“It’s really high on our agenda and we’ve got a number of initiatives in play,” reveals Alexandra Renton-Green, principal advisor of organisational and employee development at New Zealand Police.
The biggest project – according to Renton-Green – is the nation-wide Women’s Advisory Network, first launched in 2014.
“The network was established by a number of our female commissioned officers with support of the commissioner and the purpose of it was to ensure that, across the country, women were getting the opportunity to advance as they wanted to,” says Renton-Green.
The WAN has satellite hubs in every district across the country and is comprised of external and internal representatives as well as senior executives from the force – both male and female
“They’re interested in finding development opportunities for women so they run seminars, they run conferences, they have informal network groups, they do all sorts,” says Renton-Green. “It’s not just necessarily work related, they also share external support network stuff.”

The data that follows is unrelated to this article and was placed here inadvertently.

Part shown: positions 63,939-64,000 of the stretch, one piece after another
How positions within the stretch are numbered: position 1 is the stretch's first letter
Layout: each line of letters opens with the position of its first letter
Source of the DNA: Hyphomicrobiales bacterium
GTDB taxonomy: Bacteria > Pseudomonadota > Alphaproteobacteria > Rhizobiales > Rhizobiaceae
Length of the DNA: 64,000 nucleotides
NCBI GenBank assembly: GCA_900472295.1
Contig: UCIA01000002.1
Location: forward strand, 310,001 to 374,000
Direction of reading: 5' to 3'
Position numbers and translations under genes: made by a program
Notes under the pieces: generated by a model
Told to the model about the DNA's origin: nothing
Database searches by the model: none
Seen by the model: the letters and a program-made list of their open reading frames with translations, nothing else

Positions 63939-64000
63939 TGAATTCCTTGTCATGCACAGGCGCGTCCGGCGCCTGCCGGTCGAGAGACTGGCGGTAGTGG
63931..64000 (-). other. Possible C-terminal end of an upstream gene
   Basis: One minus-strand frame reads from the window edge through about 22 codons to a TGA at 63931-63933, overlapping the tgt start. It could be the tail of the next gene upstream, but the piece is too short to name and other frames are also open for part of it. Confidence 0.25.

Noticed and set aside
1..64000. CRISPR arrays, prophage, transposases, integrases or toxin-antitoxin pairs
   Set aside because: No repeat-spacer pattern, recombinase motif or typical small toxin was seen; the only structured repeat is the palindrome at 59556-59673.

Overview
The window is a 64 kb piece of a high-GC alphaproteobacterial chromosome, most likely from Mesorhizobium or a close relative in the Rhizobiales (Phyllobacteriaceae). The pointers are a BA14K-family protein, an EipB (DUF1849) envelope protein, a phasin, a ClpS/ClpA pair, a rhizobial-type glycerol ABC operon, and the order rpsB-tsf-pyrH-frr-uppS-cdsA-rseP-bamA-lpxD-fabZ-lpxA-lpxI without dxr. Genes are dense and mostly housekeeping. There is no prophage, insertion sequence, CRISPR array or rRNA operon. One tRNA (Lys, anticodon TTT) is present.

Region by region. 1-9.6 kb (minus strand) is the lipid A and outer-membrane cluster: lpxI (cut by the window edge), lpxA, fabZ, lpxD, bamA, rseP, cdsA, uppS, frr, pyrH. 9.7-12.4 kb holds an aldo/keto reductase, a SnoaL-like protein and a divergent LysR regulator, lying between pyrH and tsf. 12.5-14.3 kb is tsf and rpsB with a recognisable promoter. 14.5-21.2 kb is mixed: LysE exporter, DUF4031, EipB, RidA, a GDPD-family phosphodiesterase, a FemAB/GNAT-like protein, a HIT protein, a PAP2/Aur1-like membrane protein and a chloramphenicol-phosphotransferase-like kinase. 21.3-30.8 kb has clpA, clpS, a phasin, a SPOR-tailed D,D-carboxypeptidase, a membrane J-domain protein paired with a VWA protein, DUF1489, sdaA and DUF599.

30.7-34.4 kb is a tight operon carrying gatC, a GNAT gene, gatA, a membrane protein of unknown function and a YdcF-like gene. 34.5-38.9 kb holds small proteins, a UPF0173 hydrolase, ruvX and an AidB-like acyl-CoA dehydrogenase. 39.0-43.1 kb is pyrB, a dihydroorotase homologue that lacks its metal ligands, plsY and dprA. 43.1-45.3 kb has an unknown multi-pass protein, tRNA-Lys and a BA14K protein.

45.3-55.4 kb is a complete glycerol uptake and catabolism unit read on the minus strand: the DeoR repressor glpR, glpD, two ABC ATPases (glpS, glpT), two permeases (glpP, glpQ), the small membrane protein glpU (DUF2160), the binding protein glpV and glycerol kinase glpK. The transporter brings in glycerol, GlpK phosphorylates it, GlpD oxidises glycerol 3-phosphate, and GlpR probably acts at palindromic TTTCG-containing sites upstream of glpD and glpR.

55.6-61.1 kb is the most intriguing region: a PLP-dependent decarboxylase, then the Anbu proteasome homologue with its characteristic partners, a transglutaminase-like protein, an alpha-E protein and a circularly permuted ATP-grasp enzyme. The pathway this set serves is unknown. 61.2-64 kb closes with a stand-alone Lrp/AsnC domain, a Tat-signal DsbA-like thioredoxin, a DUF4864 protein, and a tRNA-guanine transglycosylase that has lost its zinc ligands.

One of the major successes for the WAN was in Canterbury where an imbalanced leadership team reached out to the network in an effort to improve diversity.
“The leadership team down there was all male and because they can’t just appoint a female to the leadership team, they agreed that two representatives from the WAN would sit on their district leadership team permanently,” reveals Renton-Green.
Two professional development programs run exclusively for women – Aspire and Connect – also encourage the advancement of female employees in the force.
“One of them is for constable level and the other is for sergeant and senior sergeant level,” explains Renton-Green.
“They’re aimed at exposing some of our more talented women to thinking about how they operate, how women can sometimes be perceived, how their work style is affecting how they operate, helping them manage some of the barriers in their lives, and helping them network with other people,” she told HRM.
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In 1941, New Zealand Police hired its very first female officers – a collection of ten women dispersed across the country – now, an incredible 75 years on, and one HR leader says the force is still focussed on improving gender equity.